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Cardinals minor leaguer wonders if Jon Lester used Vaseline

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Lester may or may not have used something to help him grip the ball during Game 1 of the World Series. Time for a controversy.

Jamie Squire

St. Louis Cardinals minor league pitcher Tyler Melling sent out a tweet that started a bit of an internet firestorm; Melling wondered if Boston Red Sox starting pitcher Jon Lester had Vaseline inside of his glove Wednesday night during Game 1 of the World Series:

Melling's tweet caused a search for more evidence, and a Vine of Lester going to his glove surfaced as well:

It's unclear what Lester is doing with his fingers or if anything is on his glove, but it seems likely that the Red Sox will have to comment on the issue.

Pitchers using a foreign substance to help grip the ball is not unheard of and may in fact be common practice. Tampa Bay Rays reliever Joel Peralta was ejected from a game last season for having pine tar in his glove. That led Cleveland Indians closer Chris Perez to comment on the issue, noting during an interview with XM Radio that "older" Cardinals pitchers used various substances to help grip the ball.

Joe Strauss of the St. Louis Post-Dispatch talked with a number of Cardinals starting pitchers, who admitted to the reporter that they were familiar with mixing a foreign substance with resin to help improve grip on the ball. Chris Carpenter discussed the issue with Strauss:

"There are probably a lot of pitchers in this game who need something at times to help them get a better grip. If you're talking about scuffing or putting Vaseline on the ball to make it move differently, that's a separate issue. But to do something to get a better grip on the ball? With guys throwing 100 miles per hour? I don't think that's cheating....Pine tar, sunscreen, whatever... it's not there to help the ball sink, cut or do funny things. It's a tool to keep it from flying out of your hands."

Adam Wainwright acknowledged that he uses a mix of sunscreen and resin to help him grip the ball, stating:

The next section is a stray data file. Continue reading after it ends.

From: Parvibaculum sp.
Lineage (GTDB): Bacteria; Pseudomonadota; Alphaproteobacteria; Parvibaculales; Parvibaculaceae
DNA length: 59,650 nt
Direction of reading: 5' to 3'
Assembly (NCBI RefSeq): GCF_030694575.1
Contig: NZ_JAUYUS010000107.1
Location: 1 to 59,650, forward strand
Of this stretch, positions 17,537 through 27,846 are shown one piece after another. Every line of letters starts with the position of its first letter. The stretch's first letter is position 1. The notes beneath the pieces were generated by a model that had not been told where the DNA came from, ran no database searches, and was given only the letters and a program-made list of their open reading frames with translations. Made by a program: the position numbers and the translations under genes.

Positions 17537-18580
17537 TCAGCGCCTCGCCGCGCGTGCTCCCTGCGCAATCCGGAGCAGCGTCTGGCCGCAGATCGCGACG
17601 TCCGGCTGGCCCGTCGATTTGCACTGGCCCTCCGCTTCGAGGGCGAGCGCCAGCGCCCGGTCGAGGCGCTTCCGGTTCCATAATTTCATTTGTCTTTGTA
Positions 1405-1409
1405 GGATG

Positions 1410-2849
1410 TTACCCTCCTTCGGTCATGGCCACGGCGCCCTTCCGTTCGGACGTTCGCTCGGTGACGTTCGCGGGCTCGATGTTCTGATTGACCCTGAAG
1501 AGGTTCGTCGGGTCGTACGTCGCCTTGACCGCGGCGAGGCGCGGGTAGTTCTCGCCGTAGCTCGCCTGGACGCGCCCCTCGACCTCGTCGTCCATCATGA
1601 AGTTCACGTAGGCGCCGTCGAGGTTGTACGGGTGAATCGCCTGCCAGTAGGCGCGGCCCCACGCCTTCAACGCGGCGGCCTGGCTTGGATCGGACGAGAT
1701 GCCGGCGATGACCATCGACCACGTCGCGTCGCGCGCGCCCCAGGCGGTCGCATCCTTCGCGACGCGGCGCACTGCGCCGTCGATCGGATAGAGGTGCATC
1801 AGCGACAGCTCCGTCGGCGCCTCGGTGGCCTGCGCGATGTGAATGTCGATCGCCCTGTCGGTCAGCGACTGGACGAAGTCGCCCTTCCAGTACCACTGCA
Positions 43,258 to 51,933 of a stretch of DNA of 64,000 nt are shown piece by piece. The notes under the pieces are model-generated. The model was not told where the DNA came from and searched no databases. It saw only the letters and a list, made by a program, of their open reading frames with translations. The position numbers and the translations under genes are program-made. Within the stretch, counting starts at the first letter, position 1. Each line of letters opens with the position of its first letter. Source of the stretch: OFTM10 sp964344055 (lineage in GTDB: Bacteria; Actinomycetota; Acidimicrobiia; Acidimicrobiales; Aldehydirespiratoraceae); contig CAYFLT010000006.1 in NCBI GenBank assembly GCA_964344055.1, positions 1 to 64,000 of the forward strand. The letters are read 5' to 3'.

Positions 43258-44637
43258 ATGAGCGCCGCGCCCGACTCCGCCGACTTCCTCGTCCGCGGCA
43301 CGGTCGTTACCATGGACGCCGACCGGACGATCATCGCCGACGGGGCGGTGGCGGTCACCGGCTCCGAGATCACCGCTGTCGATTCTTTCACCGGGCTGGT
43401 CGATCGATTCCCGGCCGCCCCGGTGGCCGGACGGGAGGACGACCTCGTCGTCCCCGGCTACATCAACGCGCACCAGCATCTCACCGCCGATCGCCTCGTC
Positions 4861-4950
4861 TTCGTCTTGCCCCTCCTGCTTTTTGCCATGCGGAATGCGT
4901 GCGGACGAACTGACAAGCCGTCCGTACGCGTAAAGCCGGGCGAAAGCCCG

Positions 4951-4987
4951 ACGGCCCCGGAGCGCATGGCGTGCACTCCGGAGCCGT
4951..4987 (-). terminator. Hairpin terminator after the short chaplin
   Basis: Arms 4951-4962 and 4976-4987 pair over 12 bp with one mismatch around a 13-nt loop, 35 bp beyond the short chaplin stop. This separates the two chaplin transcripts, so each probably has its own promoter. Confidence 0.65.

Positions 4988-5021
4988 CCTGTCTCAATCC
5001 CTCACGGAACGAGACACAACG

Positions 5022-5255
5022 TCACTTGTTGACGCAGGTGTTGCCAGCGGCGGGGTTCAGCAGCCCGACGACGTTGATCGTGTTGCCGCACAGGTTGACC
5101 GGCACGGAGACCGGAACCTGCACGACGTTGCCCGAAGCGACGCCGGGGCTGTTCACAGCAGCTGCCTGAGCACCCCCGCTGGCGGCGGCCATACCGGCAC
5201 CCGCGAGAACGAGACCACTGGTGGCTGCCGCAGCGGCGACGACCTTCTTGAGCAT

"There's a difference in pine tar from oil and grease, things that make the ball sink, cut or do different stuff. That's different than doctoring a ball."

Former major-league pitcher C.J. Nitkowski also believes that Lester wanted to improve his grip, not alter the ball:

The Cardinals have accused a starting pitcher of doctoring the ball in the past. During the 2006 World Series, the team alleged that Detroit Tigers starter Kenny Rogers used pine tar and scuffed the baseball during Game Two; St. Louis eventually won the series four games to one.

Update: An MLB spokesperson released a statement regarding Lester's potential use of a foreign substance, courtesy Tim Brown of Yahoo Sports.

"We cannot draw any conclusions from this video. There were no complaints from the Cardinals and the umpires never detected anything indicating a foreign substance throughout the game."

Update No. 2: Strauss talked to Cardinals general manager John Mozeliak about the incident, who told the reporter that the story is a "non-issue." A full quote from Mozeliak appeared in an article written by Derrick Goold of the St. Louis Post-Dispatch:

"As far as I'm concerned it's a non-issue. It's something that arose in social media and not from our players or manager or our coaching staff. To me it does not represent a concern."

Goold also noted that a Cardinals team official reached out to Melling, who posted the original photo and sent out the Tweet. Melling has since deleted the original Tweet that started the controversy.

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